The basic definition of a reviewer, regardless of whether they are reviewing a book, a film, etc, is to give the audience or the reader an overview of the narrative and tell them if it is worth their time to watch or read it.

But the question is, when does a reviewer cross the line?

Recently, I’ve started listening to the Brian Lehrer show on WNYC in the morning just to get a handle of what is going on in the world. One of the people interviewed yesterday was Vulture writer Kat Rosenfield about her recent article entitled “The Toxic Drama on YA Twitter“.

The book in question is The Black Witch by Laurie Forest. I’ve not read the book, but hearing the response on twitter to the book and the negative reviews brings up a few questions.

One of the things that pointed out during Ms. Rosenfield’s segment was that the writer was basically pandering to her potential readers. I get it, I’m also a writer. If your writing feels false and your only writing to make a buck, the reader will know it. One of the most common quotes associated with writing is “write what you know”. On one level that makes sense. But on another level, if every writer only wrote what they know, the science fiction and fantasy genres would never exist.

The reviewers job is to review the art without hurting the artist(s). The problem is that the line between a review and a personal attack is subjective. The other issue is that social media so pervasive in our daily lives that one review where the reviewer goes too far can potentially damage of the career of the artist.

I welcome your comments on this topic. Listen to the link (the interview with Ms. Rosenfield is the last 20 minutes of the show) and read the article. Where is the line and how far can a reviewer push it before it morphs into a personal attack and ruins careers?

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Filed under Reviews, Writing

RIP Elvis Presley

There are only a handful of artists who are known by the first name. Michael, Madonna, Bono.

But before Michael, Madonna and Bono there was the one and only Elvis Presley.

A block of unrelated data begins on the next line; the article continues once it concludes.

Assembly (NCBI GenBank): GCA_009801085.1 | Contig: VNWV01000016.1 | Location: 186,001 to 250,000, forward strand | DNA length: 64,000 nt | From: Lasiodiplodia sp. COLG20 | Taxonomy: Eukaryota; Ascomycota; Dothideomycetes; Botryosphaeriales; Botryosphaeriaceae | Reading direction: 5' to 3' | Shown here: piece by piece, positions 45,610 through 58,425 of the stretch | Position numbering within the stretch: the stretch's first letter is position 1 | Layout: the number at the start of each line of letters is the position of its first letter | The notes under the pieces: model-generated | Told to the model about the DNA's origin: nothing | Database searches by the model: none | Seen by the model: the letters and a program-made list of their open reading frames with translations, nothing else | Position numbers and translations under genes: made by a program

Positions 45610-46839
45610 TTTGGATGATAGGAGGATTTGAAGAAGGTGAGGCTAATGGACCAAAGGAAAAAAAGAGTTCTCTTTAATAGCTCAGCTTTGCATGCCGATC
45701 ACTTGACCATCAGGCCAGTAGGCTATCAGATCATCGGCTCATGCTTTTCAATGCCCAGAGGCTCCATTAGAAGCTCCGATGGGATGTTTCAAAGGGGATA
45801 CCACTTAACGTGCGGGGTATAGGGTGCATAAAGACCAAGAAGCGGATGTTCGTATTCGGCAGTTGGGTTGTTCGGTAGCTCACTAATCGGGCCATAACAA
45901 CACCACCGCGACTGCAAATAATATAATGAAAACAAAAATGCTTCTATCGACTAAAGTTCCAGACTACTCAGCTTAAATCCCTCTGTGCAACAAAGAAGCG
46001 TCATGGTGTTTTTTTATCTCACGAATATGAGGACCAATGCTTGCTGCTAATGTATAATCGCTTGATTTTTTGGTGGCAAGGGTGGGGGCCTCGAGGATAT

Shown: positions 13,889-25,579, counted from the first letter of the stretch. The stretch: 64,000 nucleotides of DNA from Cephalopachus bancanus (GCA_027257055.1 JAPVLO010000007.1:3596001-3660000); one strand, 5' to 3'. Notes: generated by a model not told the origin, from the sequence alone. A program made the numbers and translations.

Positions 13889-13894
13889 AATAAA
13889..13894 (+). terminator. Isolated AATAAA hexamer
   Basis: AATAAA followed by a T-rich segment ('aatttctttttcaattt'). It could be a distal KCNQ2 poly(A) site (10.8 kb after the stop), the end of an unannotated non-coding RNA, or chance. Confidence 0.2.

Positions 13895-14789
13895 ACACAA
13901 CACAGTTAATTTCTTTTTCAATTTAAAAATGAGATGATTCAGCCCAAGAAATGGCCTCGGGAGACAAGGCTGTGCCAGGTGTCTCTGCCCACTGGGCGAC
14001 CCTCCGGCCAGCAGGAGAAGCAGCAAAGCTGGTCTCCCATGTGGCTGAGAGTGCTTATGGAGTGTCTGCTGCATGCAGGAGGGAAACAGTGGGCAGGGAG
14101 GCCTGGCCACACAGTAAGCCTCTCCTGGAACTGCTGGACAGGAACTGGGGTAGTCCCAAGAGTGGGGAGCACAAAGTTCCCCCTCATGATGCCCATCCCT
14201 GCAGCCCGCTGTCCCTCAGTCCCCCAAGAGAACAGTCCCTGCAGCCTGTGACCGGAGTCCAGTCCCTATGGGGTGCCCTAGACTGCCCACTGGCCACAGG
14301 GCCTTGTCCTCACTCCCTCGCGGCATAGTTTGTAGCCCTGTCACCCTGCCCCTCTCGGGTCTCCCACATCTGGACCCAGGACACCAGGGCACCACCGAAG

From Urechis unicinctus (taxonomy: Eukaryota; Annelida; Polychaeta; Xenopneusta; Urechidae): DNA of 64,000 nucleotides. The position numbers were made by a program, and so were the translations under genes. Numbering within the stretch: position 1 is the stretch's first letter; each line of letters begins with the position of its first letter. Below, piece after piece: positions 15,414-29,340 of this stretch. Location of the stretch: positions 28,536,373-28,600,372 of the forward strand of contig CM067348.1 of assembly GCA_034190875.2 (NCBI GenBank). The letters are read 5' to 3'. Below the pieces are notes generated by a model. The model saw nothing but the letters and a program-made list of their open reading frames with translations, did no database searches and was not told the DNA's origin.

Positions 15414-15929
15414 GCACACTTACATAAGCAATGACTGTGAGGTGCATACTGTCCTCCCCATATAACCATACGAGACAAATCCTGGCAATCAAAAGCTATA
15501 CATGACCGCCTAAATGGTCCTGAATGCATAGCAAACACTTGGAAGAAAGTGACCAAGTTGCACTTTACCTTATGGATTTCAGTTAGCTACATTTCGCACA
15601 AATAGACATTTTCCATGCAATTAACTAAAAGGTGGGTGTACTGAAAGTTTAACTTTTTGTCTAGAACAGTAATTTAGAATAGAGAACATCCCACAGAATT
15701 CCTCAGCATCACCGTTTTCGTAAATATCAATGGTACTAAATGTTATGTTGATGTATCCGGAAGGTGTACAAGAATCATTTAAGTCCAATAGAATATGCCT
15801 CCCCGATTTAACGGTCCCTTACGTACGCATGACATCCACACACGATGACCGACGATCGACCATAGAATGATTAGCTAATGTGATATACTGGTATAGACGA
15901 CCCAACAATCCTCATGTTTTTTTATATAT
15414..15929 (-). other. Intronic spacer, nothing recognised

He died 40 years ago today of a heart attack. To invoke the name of Elvis Presley is to invoke a certain image. In his prime, Elvis represented a youthful rebellion that had not been seen before in American culture. Teenagers loved him and adults at best tolerated him and at worst tried to censor him.

While there was some controversy in hindsight (he was not actually the pioneer of rock and roll, he just started playing the music that the African-American community had been playing for years), he is still an icon who is still respected, adored and worshiped four decades after his passing.


RIP sir. Your physical presence maybe long gone, but your music will live forever.

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Filed under History, Music

Ample Hills

The last few days have been a downer, to say the least. While the summer is sadly coming to an end, it is quite over yet.

I’d like to change topics and talk about something that makes all of us happy, especially this time of year…..ice cream!!!!!

One of my favorite ice cream shops in all of Brooklyn is Ample Hills.

It is one of the most authentic ice cream shops I’ve ever been in. The multitude of flavors is sure to please any palate.

And of course, they have teamed up with Baked By Melissa to create a new flavor of ice cream. My mouth is already watering.

I absolutely recommend Ample Hills. It is worth the trip.

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Filed under New York City